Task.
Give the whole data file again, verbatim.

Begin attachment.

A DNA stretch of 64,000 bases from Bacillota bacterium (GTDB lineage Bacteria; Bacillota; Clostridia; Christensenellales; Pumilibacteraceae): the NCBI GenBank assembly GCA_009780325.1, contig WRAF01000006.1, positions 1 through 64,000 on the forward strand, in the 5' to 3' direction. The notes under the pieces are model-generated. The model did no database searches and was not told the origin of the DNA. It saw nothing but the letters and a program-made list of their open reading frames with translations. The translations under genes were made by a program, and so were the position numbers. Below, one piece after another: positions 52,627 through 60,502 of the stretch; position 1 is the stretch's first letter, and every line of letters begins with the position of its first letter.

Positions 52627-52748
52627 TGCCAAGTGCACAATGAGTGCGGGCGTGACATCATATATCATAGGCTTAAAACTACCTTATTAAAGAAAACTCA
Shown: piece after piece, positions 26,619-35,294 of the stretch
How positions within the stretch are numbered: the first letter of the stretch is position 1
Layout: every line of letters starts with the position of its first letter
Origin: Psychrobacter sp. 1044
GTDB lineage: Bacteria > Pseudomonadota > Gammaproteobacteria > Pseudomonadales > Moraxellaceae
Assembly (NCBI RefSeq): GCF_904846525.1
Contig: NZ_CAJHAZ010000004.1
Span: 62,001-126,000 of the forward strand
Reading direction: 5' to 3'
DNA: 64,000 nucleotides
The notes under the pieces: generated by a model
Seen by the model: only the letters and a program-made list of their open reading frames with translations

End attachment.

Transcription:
A DNA stretch of 64,000 bases from Bacillota bacterium (GTDB lineage Bacteria; Bacillota; Clostridia; Christensenellales; Pumilibacteraceae): the NCBI GenBank assembly GCA_009780325.1, contig WRAF01000006.1, positions 1 through 64,000 on the forward strand, in the 5' to 3' direction. The notes under the pieces are model-generated. The model did no database searches and was not told the origin of the DNA. It saw nothing but the letters and a program-made list of their open reading frames with translations. The translations under genes were made by a program, and so were the position numbers. Below, one piece after another: positions 52,627 through 60,502 of the stretch; position 1 is the stretch's first letter, and every line of letters begins with the position of its first letter.

Positions 52627-52748
52627 TGCCAAGTGCACAATGAGTGCGGGCGTGACATCATATATCATAGGCTTAAAACTACCTTATTAAAGAAAACTCA
Shown: piece after piece, positions 26,619-35,294 of the stretch
How positions within the stretch are numbered: the first letter of the stretch is position 1
Layout: every line of letters starts with the position of its first letter
Origin: Psychrobacter sp. 1044
GTDB lineage: Bacteria > Pseudomonadota > Gammaproteobacteria > Pseudomonadales > Moraxellaceae
Assembly (NCBI RefSeq): GCF_904846525.1
Contig: NZ_CAJHAZ010000004.1
Span: 62,001-126,000 of the forward strand
Reading direction: 5' to 3'
DNA: 64,000 nucleotides
The notes under the pieces: generated by a model
Seen by the model: only the letters and a program-made list of their open reading frames with translations